‘Dollface’ Review

‘Dollface’ is an i.e. production that follows the story of Marion, an artist struggling to move on, whilst battling against his emotions, regrets and the expectations of the other characters. In fact every character of the performance has his or her burdens to live with, each one adding to the Sisyphean theme that underlies the performance.
The small talk given on the walk up to the performance area was a nice addition, as it distracted from the hike up the hill. However the speaker was a bit on the quiet side, and given that the talk was about the performance and let the audience in on some details that they might not have been aware of otherwise, it would have been better if they had spoken a little louder.

That solitary nitpick aside, Dollface is a very good and emotive production that uses music, props and puppets masterfully, improving more and more with every performance. So don’t let the opportunity to sample this truly unique piece of theatre pass you by.

‘Dollface’ Review

Sat atop of Castle mound, hidden from the town below by a ring of trees, we bare witness to Marion, the writer who has stopped writing. Thinking aloud on top of the hill, and with an affinity to friends with names beginning with M, we start to piece together exactly what, or who, caused our poet to lay down his pen (or quill as the case may be).

With bits of poetry, puppetry, music and more, the small ensemble bring to life the struggle to create art of any kind, and what it takes to give a little part of yourself to your work, through showing us a man who can no longer bring himself to do such a thing.

Quietly funny and sad in equal parts, this is well worth a watch, and as it is the first piece that i.e. have created I’m excited to see what they make next.

‘Well Thumbed’ Review

With one of the most intriguing premises of this year’s fringe, ‘Well Thumbed’ is a funny, well thought out and gleefully irreverent production. The one man show explores the filth and sex that is spattered all over the pages of classic literature, covering a whole spectrum of sexual themes.

Well Thumbed has compiled a bawdy anthology that includes extracts from the likes of Bronte, Shakespeare and even explores unlikely sources like Charles Dickens and the Bible. Yet an even bigger part of why this show is so good is the sheer joyous energy that is present from start to finish. Terry Victor engages brilliantly with every quote, delivering them in such a comical fashion and interacting with the audience in such a way that it’s impossible not to laugh out loud at every line.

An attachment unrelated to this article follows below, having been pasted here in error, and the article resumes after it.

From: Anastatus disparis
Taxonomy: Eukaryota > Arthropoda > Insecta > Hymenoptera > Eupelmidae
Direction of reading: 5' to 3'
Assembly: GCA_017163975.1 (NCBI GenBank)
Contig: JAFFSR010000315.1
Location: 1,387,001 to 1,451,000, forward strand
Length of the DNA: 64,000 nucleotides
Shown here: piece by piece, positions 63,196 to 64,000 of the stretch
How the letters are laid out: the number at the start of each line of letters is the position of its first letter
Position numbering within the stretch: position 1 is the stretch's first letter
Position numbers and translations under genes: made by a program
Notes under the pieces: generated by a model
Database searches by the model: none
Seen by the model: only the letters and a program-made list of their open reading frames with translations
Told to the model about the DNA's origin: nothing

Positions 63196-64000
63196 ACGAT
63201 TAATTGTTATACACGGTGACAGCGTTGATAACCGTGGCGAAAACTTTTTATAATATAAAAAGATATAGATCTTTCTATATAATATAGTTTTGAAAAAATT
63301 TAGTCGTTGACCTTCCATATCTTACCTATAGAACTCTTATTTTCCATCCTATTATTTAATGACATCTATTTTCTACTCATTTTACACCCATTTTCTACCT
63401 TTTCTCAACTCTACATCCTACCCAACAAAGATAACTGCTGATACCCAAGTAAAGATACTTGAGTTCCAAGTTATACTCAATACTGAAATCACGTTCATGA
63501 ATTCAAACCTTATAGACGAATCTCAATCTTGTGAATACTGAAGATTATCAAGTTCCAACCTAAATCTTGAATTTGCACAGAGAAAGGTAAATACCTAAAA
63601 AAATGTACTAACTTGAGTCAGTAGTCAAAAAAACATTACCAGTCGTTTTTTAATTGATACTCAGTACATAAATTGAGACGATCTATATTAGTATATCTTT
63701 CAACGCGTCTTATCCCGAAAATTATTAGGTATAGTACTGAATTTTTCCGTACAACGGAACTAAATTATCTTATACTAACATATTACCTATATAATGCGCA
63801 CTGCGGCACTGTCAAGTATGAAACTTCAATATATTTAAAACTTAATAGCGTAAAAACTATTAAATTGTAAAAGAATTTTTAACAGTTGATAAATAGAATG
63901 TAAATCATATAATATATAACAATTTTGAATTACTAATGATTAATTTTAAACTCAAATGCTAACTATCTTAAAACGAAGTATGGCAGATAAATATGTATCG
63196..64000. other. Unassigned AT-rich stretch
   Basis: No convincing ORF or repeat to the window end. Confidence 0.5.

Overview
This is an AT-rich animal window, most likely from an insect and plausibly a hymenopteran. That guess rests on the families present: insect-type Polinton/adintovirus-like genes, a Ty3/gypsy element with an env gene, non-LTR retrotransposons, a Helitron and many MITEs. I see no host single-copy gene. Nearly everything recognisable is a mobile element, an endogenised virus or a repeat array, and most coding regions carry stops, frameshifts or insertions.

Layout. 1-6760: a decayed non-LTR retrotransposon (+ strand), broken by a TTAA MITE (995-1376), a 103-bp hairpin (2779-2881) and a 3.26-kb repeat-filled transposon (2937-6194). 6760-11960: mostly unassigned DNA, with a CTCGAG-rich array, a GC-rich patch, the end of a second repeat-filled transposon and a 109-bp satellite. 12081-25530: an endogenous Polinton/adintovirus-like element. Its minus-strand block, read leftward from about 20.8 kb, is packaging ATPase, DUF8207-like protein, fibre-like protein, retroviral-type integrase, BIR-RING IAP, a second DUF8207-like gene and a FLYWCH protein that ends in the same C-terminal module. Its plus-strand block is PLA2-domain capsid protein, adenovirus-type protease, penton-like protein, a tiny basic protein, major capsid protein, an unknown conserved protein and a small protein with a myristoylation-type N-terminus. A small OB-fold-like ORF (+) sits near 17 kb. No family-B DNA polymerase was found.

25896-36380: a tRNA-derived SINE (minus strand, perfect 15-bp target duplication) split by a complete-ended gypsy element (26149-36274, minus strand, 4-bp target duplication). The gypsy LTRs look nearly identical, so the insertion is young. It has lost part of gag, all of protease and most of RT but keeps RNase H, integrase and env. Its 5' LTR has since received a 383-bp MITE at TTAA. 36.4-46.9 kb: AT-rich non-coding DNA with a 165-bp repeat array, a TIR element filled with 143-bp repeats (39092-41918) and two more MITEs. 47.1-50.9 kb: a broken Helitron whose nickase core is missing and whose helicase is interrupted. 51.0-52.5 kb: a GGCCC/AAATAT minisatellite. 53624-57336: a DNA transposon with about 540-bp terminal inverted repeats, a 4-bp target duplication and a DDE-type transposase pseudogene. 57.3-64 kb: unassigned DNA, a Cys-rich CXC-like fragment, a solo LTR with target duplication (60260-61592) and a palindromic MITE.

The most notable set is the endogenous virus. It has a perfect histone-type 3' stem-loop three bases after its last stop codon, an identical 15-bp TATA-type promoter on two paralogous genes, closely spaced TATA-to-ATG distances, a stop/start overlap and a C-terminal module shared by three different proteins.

So if you’re aged 14 and up and want to laugh your a*se off, this show is definitely for you.

‘Storyteller Of The Year Entertains’ Review

Because of the raving reviews from the likes of Dr Phil Hammond & the Chippenham Folk Festival that hailed it as both “brilliant” and “captivating”, this show had a lot to live up to. Add an auspicious title into the mix and it’s hard to believe that ‘Storyteller Of The Year Entertains’ could deliver on all it promised to be.

Well good news, this show is every bit as excellent as it appears. It is filled with poems that are both well crafted and intelligent; each one packed with clever wordplay and multisyllabic rhymes that cover recent events with a comedic touch that makes the show truly unique. As well as its contemporary poems, The Storyteller Of The Year also has non topical gems to offer its audience; from a raunchy sexual proposition for Mother Nature, to the tragic demise of a callous cat named Catastrophe and a handful of hilarious others.

In short, Storyteller Of The Year has so much entertainment to offer and comes highly recommended from everyone who has been lucky enough to experience it.

‘The Forgotten Tales’ Review

‘The Forgotten Tales’ is a Parable Arts production that used a wide variety of music and folk stories in order to reconnect the audience with the heritage and culture of the British Isles.

One of, if not the most impressive part of this performance was the amount of energy Jon Buckeridge puts into it – whether it’s the myriad of accents (none of which seemed out of place or poorly done) that he uses to give the characters a life of their own, or how much effort he puts into acting out some of the scenes in the folk stories. From start to finish the pacing of Forgotten Tales was at a constant, transitioning seamlessly between music to folk story and then back to music with no noticeable pauses in between.

The comedy of Forgotten Tales is also praiseworthy; an aspect which had it not been perfect would have ruined the atmosphere of the whole performance. Instead the occasional humour was a well thought out addition to an already excellent production, which makes the stories, and Forgotten Tales as a whole, that much more enjoyable.